of that work?
NB: You’re bound
to be competing because people are going to compare you with other people.
When you actually go out to do it, that it is your own interpretation, how
you do it, and you have to do it in your own way in order for you to touch
the audience. You’ve got to be yourself and have your own unique whatever-it-is.
BD: Are the audiences
different in different parts of the world? Is the Paris audience different
from Glyndebourne, different from Toronto, different from every place else?
NB: Oh, yes!
Latin audiences are much more spontaneous and are warmer, more passionate.
Some of the best audiences I have sung to have been in Spain, for example.
I haven’t done operas there, just concerts, but they’re so enthusiastic.
They just love it, and they make you feel that you’ve done something marvelous
that they’ve enjoyed, and it’s lovely. I found the Met audience was
like that as well, actually. They were tremendously warm! Glyndebourne
is a wonderful place to sing in. The standard of music and performance
is very high. Everyone works very hard and it’s superb, but Glyndebourne
is very much a social event as well as being a fine musical standard.
The whole idea of going to Glyndebourne is having a picnic, dressing up and
all that kind of thing. I must be careful what I say, but a lot
of people in the audience don’t think that the actual musical thing is the
main reason for their going. There are serious people in the audience
but tickets are terribly expensive.
BD: And because it’s such a limited number of people,
then a greater percentage of them will be of the social set?
NB: I would think
so, yes. [Pauses a moment] Paris audiences are very difficult
NB: I have no idea!
The most booing I’ve ever come across was working in France. I don’t
quite know why that is. Maybe they demand a great deal more than other
audiences. It’s similar in Italy as well, but they also cheer.
In Buenos Aires that was a wonderfully warm audience. Again I suppose
you could say they were Latin. They really were fabulous to sing to.
BD: You were singing
there in the Colón?
BD: Everyone tells
me that’s the best house to sing in because it is all wood.
NB: Oh, it’s beautiful.
It’s got a very big arena, sort of Stalls bit. In Europe we’re used
to theaters where they’re terraced. You have the Stalls and half-way
back the Circle starts, and then half-way back from that is the Upper Circle,
and then ‘the gods’ up above that! Quite often you find in those sorts
of theaters that right up at the top is the best for sound. But Colón
is enormous! It’s a big, vast, Coliseum-like place with boxes all around.
But it is lovely to sing in.
BD: The acoustics
there are special?
NB: The acoustics
are lovely, yes.
BD: Is the concert
audience different from the opera audience.
NB: Yes, I think
so. They’re not quite so fanatical as opera audiences. It’s the
drama which is not evident in concerts, so the lights are on all the time!
* * *
BD: Let me ask
you about a couple of the twentieth century composers you’ve done
— Gustav Holst and Ralph Vaughan Williams. Is there a connection
with Purcell because they’re all English?
NB: Yes, that would be the connection
— they’re all English. I haven’t done a great deal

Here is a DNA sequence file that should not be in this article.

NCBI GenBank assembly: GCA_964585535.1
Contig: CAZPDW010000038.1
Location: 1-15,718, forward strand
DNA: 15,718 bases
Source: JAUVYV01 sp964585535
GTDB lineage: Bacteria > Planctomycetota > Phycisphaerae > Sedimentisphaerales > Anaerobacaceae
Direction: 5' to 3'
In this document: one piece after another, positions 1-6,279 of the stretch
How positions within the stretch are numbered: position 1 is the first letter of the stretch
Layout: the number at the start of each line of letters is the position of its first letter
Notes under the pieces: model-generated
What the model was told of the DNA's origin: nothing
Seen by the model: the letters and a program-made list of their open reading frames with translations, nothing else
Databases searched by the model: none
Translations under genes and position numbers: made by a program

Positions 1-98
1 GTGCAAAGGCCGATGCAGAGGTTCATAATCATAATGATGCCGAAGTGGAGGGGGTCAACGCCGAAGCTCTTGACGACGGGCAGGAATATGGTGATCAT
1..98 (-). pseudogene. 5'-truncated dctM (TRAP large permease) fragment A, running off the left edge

of Holst, but I’ve done quite a lot of Vaughan Williams.
BD: Tell me about
Riders to the Sea. You’ve
made a recording of that. [See record
jacket in the box at the bottom of this page.]
It’s a very dark, stormy kind of depressing play about the hard rigorous
life on the west coast of Ireland, and this sense of impending doom that
the central character has. All her sons have been lost to the sea.
The sea is almost the biggest character in it really, because the sea has
taken away all her sons.
BD: Have you done
it both on stage and in recording?
NB: I haven’t done
it on stage, no. It isn’t often done. Students do it quite a
lot; it’s quite good for that.
BD: What makes
a good student work?
NB: Probably something
that’s got a lot of parts in it so that lots of people can have experience.
The Marriage of Figaro actually
is good, and it’s done very often with students quite successfully.
A comedy is always good, and there are lots of ‘one-acters’ they quite often
BD: Do you enjoy
NB: I find it difficult
to recreate something in a studio. There are some advantages.
If something goes wrong you can do it again, but that’s not really what it’s
all about. Opera, especially, is really about performing, getting up
there and doing it at the time and creating the drama. You
can’t dissect it or recreate it.
BD: I always wonder
if something that is dramatic, such as opera, works in a purely aural medium?
NB: I don’t think
it does actually. You can sit at your stereo and hear all these beautiful
sounds and beautiful arias, and you can enjoy them, but it’s not the same
as watching it in a theater. Recordings have made the balance right,
but the acoustic is different where you’re sitting. All these technical
things they can do nowadays are wonderful, but it isn’t the same as when
you’re sitting in a certain part of the theater, and the ordinary human voice
is coming at you at whatever level the singer feels is right or how the emotion
has told them how to do it at that time.
BD: Are records
too technically perfect?
NB: If you’re going
to be sitting down and listening where you’re only going to have this aural
aspect of it, then they have to be because that’s all you’ve got. You’re
only listening, you’re not watching, so it’s got to be perfect. Flaws
can’t be acceptable when you’re listening. But when you’re watching
and all your senses are engaged, you can accept little flaws because we’re
all human and we all make mistakes. A recording is a false thing and
therefore you can’t have mistakes.
BD: Are recordings,
then, not artistic?